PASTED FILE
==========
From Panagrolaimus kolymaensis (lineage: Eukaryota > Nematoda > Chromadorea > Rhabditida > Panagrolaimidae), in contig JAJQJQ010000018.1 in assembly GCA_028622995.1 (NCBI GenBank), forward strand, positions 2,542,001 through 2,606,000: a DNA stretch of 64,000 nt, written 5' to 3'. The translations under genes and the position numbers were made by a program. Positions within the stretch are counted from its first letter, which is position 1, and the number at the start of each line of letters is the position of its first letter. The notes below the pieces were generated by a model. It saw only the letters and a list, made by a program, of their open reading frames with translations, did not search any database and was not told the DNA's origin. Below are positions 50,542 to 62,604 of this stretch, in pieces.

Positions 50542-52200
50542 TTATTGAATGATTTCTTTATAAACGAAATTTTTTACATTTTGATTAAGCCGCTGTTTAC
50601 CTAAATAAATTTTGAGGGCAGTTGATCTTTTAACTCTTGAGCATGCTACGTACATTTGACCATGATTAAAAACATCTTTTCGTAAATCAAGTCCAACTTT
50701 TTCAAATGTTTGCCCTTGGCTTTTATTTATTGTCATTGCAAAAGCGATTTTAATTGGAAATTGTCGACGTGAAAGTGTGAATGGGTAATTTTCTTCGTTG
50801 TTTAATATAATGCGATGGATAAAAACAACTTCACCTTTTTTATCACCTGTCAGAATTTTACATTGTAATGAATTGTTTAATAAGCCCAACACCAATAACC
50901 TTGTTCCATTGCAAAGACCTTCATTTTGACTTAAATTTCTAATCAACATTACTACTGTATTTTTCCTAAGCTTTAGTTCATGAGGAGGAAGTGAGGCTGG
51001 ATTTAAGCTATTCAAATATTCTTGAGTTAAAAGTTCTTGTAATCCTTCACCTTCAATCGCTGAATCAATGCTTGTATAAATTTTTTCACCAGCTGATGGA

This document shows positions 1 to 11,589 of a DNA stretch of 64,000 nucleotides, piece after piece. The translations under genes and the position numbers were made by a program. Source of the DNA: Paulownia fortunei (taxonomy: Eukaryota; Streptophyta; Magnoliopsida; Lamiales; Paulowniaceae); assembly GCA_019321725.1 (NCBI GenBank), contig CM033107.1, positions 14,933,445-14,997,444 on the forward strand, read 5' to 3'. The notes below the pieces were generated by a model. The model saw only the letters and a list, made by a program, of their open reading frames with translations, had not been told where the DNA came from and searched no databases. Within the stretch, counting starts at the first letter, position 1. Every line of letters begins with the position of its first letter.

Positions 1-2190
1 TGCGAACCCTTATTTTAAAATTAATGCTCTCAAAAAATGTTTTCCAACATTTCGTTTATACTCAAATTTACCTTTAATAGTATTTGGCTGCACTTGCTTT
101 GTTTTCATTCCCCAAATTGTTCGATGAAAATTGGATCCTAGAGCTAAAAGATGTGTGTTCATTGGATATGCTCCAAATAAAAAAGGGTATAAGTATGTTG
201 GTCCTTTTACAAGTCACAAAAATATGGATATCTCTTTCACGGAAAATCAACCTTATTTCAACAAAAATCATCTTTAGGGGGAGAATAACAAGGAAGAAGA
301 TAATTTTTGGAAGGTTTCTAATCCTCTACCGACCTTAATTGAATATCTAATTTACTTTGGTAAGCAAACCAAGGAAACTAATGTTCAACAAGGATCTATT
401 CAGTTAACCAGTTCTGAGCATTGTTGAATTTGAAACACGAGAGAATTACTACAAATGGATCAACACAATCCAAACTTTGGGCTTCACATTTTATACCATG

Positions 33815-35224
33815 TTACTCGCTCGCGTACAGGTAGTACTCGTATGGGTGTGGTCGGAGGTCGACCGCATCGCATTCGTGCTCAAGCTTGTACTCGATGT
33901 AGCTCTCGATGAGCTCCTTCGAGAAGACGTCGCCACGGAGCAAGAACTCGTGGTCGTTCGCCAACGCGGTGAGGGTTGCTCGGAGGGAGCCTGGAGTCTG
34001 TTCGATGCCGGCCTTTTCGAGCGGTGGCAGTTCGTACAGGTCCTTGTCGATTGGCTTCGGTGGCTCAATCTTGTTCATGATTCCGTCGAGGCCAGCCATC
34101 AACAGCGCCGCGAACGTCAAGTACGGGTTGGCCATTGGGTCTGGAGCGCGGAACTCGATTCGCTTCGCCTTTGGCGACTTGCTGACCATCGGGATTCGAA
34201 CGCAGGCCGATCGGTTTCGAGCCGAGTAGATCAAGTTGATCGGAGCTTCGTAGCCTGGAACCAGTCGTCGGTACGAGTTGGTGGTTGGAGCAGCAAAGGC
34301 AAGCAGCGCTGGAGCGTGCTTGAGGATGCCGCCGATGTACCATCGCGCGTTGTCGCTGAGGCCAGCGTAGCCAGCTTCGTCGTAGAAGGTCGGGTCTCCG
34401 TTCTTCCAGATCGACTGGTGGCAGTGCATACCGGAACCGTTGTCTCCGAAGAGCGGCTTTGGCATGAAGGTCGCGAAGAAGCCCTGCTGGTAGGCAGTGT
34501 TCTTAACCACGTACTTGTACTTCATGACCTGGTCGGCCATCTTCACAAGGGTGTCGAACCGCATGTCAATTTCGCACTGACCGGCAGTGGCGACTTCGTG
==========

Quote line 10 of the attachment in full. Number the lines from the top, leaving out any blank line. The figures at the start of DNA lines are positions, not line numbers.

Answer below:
Positions 1-2190